One thing to note: Before we started the off-leash training, the pups had already had a 45-minute leashed walk plus a vigorous 30-minute session of Fetch just to remove a great deal of energy BEFORE the off-leash training session started. These two are very energetic guys (not the highest of energies on the ‘energy scale’ but definitely high).
Finally, Felix in the final video is used as a doggie mentor for Bear. Bear is still a pup and has a ways to go in training (he’s on his way to becoming a Search and Rescue guy). Felix is older and much more responsive so he aids Bear in learning the commands much faster than if Bear was in training by himself.
[pullquote_right]Dogs are the best teachers for training other dogs! [/pullquote_right]
Though we are not “dog trainers”, we do work with dogs while they’re in our care. From no training to advanced training, we work with dogs of all skill-sets by helping them improve their existing skills or teaching them new ones.
In this particular video, we are working with a Lab pup who needs some work learning to come when called (recall).
[pullquote_right]Dogs can have a lot of fun as you’re working with them on their skills 🙂 [/pullquote_right]
Have you ever had a puppy that liked to use you as a chew toy or use your arm as a navigational source for directing you to their particular problem at hand? We have. Years ago in 1995, we brought home our sweet boy, Phoenix, and his methodology for getting us to address his immediate concerns was in the form of the latter: Leading us.
Phoenix was a soulful, intelligent wolfdog who loved to show us everything and if we were too busy at the time to stop what we were doing to go scout the source of his problem at the time, he had a difficulty waiting on us. Therefore, his tactic was to show us what was going on by leading us by the forearm. Intelligent on his behalf? Yes. Wise to let it continue? No. Why? Because it was a bad habit to allow as acceptable behavior for obvious reasons. Not to mention, I bruised easily and going to the bank in the dead of summer (here in the valley, the temps get around 110 degrees some days) with bruises all over my forearms had many an eye quietly shifting the blame to my poor, unsuspecting husband. Of course, wearing long-sleeved shirts during summer was out of the question. So, it was time to act on the problem.
We had Phoenix for a couple of weeks before he had his surgery to remove his dew claws and get neutered. When he came home, the veterinarian had recommended we purchase a bottle of Grannick’s Bitter Apple Spray to keep him from chewing on the bandages around his feet. Since the solution wasn’t supposed to be harmful if swallowed, I called my Vet and asked him that if I used the solution as a training agent by spraying Phoenix directly in the mouth (not a full-blown, all-out spray, but a light tap of spray), would it harm him? My Vet said “no”. Hence, the training began.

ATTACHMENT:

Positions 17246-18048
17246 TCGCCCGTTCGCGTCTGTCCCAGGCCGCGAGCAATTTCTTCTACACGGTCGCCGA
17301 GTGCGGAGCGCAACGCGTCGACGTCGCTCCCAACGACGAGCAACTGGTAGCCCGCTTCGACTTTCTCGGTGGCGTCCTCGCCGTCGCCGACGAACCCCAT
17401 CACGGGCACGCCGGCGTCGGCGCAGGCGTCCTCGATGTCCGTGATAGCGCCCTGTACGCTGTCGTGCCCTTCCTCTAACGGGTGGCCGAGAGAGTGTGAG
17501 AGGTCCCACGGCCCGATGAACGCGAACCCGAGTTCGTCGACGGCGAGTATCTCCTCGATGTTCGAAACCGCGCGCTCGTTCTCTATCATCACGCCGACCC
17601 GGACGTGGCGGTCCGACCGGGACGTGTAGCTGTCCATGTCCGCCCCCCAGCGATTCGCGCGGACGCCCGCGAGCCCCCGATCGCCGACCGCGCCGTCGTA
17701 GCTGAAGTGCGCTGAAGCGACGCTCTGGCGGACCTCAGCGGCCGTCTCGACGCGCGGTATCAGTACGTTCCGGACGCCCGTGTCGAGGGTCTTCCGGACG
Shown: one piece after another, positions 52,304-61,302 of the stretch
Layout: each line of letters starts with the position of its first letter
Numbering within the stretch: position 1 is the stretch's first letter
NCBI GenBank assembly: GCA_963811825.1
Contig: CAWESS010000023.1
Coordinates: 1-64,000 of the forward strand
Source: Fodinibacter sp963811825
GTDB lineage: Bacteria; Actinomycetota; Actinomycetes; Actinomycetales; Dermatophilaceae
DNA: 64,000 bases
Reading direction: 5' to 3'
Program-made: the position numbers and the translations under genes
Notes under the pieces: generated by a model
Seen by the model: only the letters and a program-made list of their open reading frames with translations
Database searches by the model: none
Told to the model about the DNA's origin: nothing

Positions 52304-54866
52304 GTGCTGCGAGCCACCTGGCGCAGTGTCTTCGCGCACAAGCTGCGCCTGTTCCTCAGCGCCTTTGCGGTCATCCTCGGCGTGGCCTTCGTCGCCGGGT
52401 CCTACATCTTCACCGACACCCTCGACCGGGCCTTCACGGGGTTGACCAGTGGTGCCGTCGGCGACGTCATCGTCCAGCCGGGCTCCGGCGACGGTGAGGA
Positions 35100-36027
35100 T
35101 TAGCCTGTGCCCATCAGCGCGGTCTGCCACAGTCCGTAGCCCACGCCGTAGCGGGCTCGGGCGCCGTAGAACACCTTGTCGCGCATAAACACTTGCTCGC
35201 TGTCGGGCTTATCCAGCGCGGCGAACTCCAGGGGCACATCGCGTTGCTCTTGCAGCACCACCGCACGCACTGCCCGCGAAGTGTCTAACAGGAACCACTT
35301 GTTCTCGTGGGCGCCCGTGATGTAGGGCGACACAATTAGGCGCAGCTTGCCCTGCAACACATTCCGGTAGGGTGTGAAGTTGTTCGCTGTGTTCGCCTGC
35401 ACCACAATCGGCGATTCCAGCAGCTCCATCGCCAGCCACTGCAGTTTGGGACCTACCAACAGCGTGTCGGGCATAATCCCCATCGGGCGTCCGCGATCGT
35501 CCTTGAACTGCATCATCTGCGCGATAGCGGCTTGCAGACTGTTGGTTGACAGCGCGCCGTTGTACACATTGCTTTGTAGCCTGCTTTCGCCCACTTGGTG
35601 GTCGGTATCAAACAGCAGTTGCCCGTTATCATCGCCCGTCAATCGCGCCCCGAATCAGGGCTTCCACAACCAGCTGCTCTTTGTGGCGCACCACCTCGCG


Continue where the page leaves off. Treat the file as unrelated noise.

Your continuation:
It didn’t take long for Phoenix to understand the concept that grabbing was not allowed. I think it took literally two times of me using that bottle on him for him to completely stop. Afterwards, if he was doing something unacceptable, depending on what he was doing would determine the type of correction but if it was something that warranted the bottle coming out, I would tell him “et-et” and just show him the bottle. His ears went back, he laid down and immediately stopped what he was doing.
I worked with him to bark if there was something that needed my immediate attention, and he did. Sometimes, he would come and paw me, give a grunt (he was part Malamute so all of you Malamute owners, you know their “speak” and know where I’m coming from) and as I got up to investigate, he would lead the way to the source of the problem, which was generally one of my kids getting into trouble or someone around the property line that was a stranger.
Since the business opened, when I’m working with mouthy pooches, I advise their owners on the destructive behavior (this behavior transcends from human to object to other animals, too, so it’s a good thing to get a handle on as soon as you can recognize it) and to use Bitter Apple Spray with a calm but commanding presence to correct the behavior.
It’s on our list of demonstrating the training technique in video format as soon as possible so keep watching the site for it. I’m hoping it won’t take too long for us to get it created and uploaded but it really depends on the amount of time we have and how busy we are.
Phoenix when he was older
We miss you!
Enjoy your training and have fun with your pup!